VMware VDI to replace remote protocol with PC-over-IP

VMware plans to expand its desktop virtualization play with Teradici's PCoIP technology and "almost" demos the technology at VMworld

It's no secret that the virtualization industry is trying to move the IT world toward a virtual desktop environment. Virtual Desktop Infrastructure (VDI) has been around in a number of different flavors for a while now, and it is slowly gaining traction. But one of the things holding VDI back is end-user acceptance, specifically around performance. If a virtual desktop is pushed down to an end-user and it doesn't live up to their usual physical desktop experiences, it will almost certainly fail.

VMware is attempting to address some of these performance issues with their strategic licensing agreement with a company called Teradici. Announced at last year's VMworld in Las Vegas, VMware and Teradici are working to build a software implementation of Teradici's PC-over-IP (PCoIP) display protocol technology, and to provide integration and interoperability with PCoIP hardware-based implementations as another step in its vClient Initiative. This PCoIP technology is said to enable VMware View to deliver the true PC experience that end-users are looking for, which includes high-resolution graphics and rich multimedia, as well as streaming movies and high-definition audio capabilities.

[ VMware execs say desktops will move to the cloud | However, InfoWorld's Randall C. Kennedy wishes VDI would please just go away. | Learn more about VMware's VDI move launching View 3 ]

VMware was expected to showcase this new technology at VMworld Europe 2009 as an alpha build of the software implementation. However, the demo that took place on stage was using Teradici's hardware version on a Workstation machine, not the software build that people were expecting to see operating against a virtual machine. While this point was missed on most of the audience, the demo was still well received as VMware demonstrated Google Earth and a 3-D CAD application that rocked the house.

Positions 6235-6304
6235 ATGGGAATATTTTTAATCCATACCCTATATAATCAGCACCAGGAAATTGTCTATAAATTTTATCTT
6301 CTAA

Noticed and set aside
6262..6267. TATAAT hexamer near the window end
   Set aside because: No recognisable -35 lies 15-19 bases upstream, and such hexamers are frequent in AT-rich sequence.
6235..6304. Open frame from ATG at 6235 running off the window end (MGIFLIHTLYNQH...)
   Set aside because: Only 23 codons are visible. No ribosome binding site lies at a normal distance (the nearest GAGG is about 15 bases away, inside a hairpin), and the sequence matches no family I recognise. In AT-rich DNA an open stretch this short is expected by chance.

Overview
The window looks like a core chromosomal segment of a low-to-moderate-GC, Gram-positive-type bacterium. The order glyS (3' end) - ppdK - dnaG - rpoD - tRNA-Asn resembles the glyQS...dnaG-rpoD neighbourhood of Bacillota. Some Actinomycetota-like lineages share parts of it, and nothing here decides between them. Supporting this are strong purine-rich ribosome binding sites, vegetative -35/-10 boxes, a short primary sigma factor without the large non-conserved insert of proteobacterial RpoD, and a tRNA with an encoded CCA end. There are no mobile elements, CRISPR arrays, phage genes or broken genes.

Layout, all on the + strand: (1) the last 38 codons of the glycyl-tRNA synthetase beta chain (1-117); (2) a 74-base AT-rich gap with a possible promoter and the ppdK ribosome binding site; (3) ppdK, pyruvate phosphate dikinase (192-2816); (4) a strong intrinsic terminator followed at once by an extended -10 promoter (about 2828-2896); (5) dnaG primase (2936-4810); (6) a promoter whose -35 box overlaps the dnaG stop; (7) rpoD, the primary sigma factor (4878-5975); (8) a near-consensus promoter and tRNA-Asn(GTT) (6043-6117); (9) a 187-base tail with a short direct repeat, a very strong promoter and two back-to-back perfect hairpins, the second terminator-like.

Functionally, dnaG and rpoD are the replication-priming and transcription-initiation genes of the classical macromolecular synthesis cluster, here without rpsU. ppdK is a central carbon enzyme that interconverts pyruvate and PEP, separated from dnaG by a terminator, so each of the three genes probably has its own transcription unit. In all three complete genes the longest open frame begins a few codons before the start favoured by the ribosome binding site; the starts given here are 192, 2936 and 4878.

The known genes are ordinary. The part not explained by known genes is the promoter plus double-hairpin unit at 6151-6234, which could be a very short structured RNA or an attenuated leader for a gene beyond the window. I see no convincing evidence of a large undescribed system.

However, at least one lucky VMworld Europe attendee was able to see the Alpha PCoIP software in full swing. Chris Wolf, a senior analyst with the Burton Group, recently wrote about what he saw at the conference, how the PCoIP software protocol really delivered.

According to Wolf, the PCoIP software implementation requires no GPU on the server, but that means you should expect to see additional CPU overhead on the system.

Wolf writes, "PCoIP uses what Teradici has coined Progressive Image Management. Progressive image management smoothes images on the client endpoint and maintains graphics rendering performance over low-latency, low-bandwidth connections. With the default install, PCoIP delivered smooth rendering of flash, streaming video, PDF viewing, PowerPoint editing and presentation viewing, and editing a heavily commented Word document."

Sounds good so far, doesn't it?

The goal here is for PCoIP to provide end-users with support across the WAN and LAN. Over the WAN, the intent is to support users with 150-250ms latency. Doing so, they should be able to provide users with basic flash, VoIP, remote printing, and local storage. Across the LAN, VMware expects to support both 2-D and 3-D use cases. The user should be able to receive the full, true PC experience, with multiple monitor support, 1,900-by-1,200 resolution, and full Flash support. And with the hardware brokering technology available, the full 3-D experience is also expected so that users can leverage full CAD/CAM, GIS, and rich video.

Wolf said that a beta product should be out soon, possibly within the next few months.

A software version of Teradici's hardware PCoIP solution could be just what VMware needs to push VMware View and its vClient solution further ahead in the desktop virtualization race.

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